Liked by 1 person

    December 26, 2021 at 12:07 PM

    • Oh, right; I was going to try to remember to take more context photographs. I forgot, though; #7 was just an accident. Or maybe I remembered but didn’t remember I remembered. It’s funny about my narratives. I never set out to do them; they just develop as I start to write a caption. I love how photography gives me such an opportunity to sprawl. Glad you like the corn shocks. It’s a pretty trite photograph, but having seen this field I couldn’t ignore it; it looks so different from all the others, which look like what’s behind the osage-orange trees in #11. The only crops grown commercially around here are corn and soybeans, for animal feed. Maybe the Amish corn is for people. Specialized malted barley: interesting. I saw the porch with the laundry while I was on a highway. Thank goodness it wasn’t busy. I kept checking my rearview mirror and the road ahead to make sure someone wasn’t coming. Grabbed one shot and sped away. Kept thinking all the way home that it wouldn’t turn out because I didn’t check the exposure. With all that white, surely it would have blasted highlights, of not a whole blasted photo. Imagine my surprise and glee when I had to do no special processing for that one! Yes, that’s what I think the wheel is for. And yes, I will go back. Thank you, Lynn.

      Liked by 1 person

      December 26, 2021 at 7:47 PM

      • That’s often the way my text evolves, too – when you have something to say, it just comes out. Photography gives you an opportunity to sprawl? Interesting – WP does, too, right? I do understand the idea that the cornfield has been done before. I don’t live in a place where I can ever see that so that’s one reason I like it, plus, the light, textures, and composition are really nice. Crops! The soil is very good here and winters aren’t harsh (except this week!!!) so many different things are grown. The top tulip bulb producer for the US is just minutes away, as are major sources of Brussels sprout seeds! 😉 (Not on the island – no crops here, too small.) Corn and soybeans are the midwest staples but I wonder if there are any people growing niche crops on farms near you that fly under the radar. You’re saying you stopped in the road to take the picture? I just did that the other day. 🙂 You do have to keep checking the rearview, but isn’t it nice to live where there are quiet roads that aren’t just suburban cul-de-sacs?

        Liked by 1 person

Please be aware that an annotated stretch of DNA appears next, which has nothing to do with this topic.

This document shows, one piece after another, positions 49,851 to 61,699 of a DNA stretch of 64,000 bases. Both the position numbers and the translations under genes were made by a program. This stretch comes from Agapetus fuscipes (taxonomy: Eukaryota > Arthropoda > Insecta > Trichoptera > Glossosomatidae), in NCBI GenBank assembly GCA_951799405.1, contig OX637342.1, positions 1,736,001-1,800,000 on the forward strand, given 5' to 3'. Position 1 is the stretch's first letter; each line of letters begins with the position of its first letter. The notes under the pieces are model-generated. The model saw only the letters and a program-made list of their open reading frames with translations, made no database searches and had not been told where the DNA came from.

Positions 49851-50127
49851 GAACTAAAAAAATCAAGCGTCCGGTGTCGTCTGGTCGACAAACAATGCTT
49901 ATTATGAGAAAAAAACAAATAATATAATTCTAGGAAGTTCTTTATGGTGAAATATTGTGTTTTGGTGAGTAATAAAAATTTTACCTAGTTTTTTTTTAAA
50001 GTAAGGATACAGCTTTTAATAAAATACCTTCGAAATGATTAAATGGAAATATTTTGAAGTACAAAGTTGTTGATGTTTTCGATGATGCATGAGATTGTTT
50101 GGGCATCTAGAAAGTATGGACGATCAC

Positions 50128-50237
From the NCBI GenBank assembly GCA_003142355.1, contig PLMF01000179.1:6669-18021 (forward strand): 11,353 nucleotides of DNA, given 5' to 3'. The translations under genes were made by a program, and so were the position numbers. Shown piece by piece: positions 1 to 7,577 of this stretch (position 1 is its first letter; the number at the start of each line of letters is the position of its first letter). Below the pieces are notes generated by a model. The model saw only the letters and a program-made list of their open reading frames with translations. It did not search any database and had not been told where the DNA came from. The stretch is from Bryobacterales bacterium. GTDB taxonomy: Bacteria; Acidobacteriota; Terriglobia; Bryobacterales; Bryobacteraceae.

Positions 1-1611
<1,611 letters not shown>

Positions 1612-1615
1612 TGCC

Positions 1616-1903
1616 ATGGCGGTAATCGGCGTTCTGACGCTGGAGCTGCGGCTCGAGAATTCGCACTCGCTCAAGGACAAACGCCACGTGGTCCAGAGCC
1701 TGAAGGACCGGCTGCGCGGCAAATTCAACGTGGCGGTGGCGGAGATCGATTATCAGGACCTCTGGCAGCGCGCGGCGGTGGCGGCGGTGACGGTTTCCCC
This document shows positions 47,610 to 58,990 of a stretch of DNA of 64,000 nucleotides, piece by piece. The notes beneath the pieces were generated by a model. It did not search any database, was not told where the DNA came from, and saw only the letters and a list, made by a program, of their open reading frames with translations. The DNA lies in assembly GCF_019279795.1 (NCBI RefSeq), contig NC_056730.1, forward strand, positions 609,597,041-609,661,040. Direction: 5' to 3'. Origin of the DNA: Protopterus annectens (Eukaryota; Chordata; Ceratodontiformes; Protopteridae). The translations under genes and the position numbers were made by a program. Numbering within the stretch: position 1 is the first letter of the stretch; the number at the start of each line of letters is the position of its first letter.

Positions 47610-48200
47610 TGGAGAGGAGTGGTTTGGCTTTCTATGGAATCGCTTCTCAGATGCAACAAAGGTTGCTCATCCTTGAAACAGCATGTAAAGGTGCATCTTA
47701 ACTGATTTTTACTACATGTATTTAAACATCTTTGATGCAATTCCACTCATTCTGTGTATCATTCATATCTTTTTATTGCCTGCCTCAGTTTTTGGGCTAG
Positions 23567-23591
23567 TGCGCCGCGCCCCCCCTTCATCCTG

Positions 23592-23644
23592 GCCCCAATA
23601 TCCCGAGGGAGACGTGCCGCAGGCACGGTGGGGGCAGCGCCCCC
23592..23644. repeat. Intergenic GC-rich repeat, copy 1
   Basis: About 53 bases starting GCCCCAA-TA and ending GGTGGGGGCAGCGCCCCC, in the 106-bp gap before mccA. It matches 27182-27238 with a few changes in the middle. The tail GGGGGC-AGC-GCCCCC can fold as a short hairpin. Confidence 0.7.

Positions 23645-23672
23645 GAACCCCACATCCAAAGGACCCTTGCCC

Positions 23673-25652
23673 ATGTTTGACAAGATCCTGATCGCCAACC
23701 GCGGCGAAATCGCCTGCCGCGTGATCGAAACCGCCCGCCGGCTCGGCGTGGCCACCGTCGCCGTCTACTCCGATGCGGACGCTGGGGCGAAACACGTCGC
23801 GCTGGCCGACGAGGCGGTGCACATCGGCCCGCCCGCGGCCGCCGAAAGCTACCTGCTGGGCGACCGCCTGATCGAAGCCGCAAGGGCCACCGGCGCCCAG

December 26, 2021 at 8:10 PM

        • Yes, WP gives me an opportunity to sprawl, too, as does the Internet and a little ADD. Rabbit holes are my specialty. Hard to keep them in check. Isn’t that funny: I don’t think of brussel-sprout seeds as being concentrated in one location. Oberlin does support a farmers market, so there are niche farms around here, but not many. I never got out of the car at all that day, just shot through open car windows. I stopped on a lot of roads but the one where the house with laundry was was a serious highway. I was just lucky. That’s one of the reasons I like to go out with the camera on Sunday mornings. Not many people are on the roads then.

          Liked by 1 person

          December 26, 2021 at 8:46 PM

          • Yes, Sundays! We were going to go explore an industrial area today but the snow stopped us – the roads aren’t good and it’s way below freezing. Another day. Sometimes my car window photos are a little out of focus, which must be because of engine vibration. Got to turn it off, don’t always remember. 😉

            Liked by 1 person

            December 26, 2021 at 8:51 PM

  4. Beautiful little portfolio, Linda. The first 11 photos look like they could have been taken around this area. I don’t recall seeing anything like #12. Beautiful shot! Well done.

    Liked by 1 person

    December 26, 2021 at 12:21 PM

    • Thank you, Ken. Well, if both you and Lynn think my #12 is a good photograph, I should probably not apologize for it. It was just so easy: roll down passenger-side window, point camera, press shutter.

      Liked by 1 person

      December 26, 2021 at 7:58 PM

  5. These are a pleasure. I love the way trees take on that etched look when layered with snow. Lovely set!


    December 27, 2021 at 12:41 PM

  6. Thanks, Joe. Yes, “etched” is the word.


    December 28, 2021 at 9:27 PM